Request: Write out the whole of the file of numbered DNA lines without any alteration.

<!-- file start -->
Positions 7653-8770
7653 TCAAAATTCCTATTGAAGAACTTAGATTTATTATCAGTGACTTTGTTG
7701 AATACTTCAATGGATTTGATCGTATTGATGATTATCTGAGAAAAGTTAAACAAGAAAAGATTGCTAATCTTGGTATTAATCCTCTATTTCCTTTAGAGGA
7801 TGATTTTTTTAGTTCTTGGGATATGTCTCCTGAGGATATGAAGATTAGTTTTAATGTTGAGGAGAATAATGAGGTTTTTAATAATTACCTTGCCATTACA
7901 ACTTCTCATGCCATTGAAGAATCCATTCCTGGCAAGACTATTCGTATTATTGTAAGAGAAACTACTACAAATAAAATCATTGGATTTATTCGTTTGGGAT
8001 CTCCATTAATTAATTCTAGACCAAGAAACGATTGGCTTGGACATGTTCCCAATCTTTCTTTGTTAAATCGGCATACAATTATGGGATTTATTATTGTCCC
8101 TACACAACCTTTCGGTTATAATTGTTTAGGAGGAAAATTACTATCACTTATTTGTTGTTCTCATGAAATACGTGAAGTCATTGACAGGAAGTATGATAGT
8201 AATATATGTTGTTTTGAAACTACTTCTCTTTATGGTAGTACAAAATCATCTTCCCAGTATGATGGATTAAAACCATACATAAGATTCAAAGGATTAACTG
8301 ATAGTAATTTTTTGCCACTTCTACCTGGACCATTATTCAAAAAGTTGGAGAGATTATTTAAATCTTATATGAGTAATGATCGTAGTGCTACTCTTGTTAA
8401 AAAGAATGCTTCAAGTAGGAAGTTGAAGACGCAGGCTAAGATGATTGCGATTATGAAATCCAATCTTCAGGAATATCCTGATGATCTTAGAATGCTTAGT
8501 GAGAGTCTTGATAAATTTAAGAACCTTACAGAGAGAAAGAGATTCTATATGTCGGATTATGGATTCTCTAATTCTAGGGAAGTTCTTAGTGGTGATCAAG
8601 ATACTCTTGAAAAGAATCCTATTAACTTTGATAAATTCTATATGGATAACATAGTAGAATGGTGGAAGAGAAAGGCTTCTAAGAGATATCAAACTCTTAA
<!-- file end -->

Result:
Positions 7653-8770
7653 TCAAAATTCCTATTGAAGAACTTAGATTTATTATCAGTGACTTTGTTG
7701 AATACTTCAATGGATTTGATCGTATTGATGATTATCTGAGAAAAGTTAAACAAGAAAAGATTGCTAATCTTGGTATTAATCCTCTATTTCCTTTAGAGGA
7801 TGATTTTTTTAGTTCTTGGGATATGTCTCCTGAGGATATGAAGATTAGTTTTAATGTTGAGGAGAATAATGAGGTTTTTAATAATTACCTTGCCATTACA
7901 ACTTCTCATGCCATTGAAGAATCCATTCCTGGCAAGACTATTCGTATTATTGTAAGAGAAACTACTACAAATAAAATCATTGGATTTATTCGTTTGGGAT
8001 CTCCATTAATTAATTCTAGACCAAGAAACGATTGGCTTGGACATGTTCCCAATCTTTCTTTGTTAAATCGGCATACAATTATGGGATTTATTATTGTCCC
8101 TACACAACCTTTCGGTTATAATTGTTTAGGAGGAAAATTACTATCACTTATTTGTTGTTCTCATGAAATACGTGAAGTCATTGACAGGAAGTATGATAGT
8201 AATATATGTTGTTTTGAAACTACTTCTCTTTATGGTAGTACAAAATCATCTTCCCAGTATGATGGATTAAAACCATACATAAGATTCAAAGGATTAACTG
8301 ATAGTAATTTTTTGCCACTTCTACCTGGACCATTATTCAAAAAGTTGGAGAGATTATTTAAATCTTATATGAGTAATGATCGTAGTGCTACTCTTGTTAA
8401 AAAGAATGCTTCAAGTAGGAAGTTGAAGACGCAGGCTAAGATGATTGCGATTATGAAATCCAATCTTCAGGAATATCCTGATGATCTTAGAATGCTTAGT
8501 GAGAGTCTTGATAAATTTAAGAACCTTACAGAGAGAAAGAGATTCTATATGTCGGATTATGGATTCTCTAATTCTAGGGAAGTTCTTAGTGGTGATCAAG
8601 ATACTCTTGAAAAGAATCCTATTAACTTTGATAAATTCTATATGGATAACATAGTAGAATGGTGGAAGAGAAAGGCTTCTAAGAGATATCAAACTCTTAA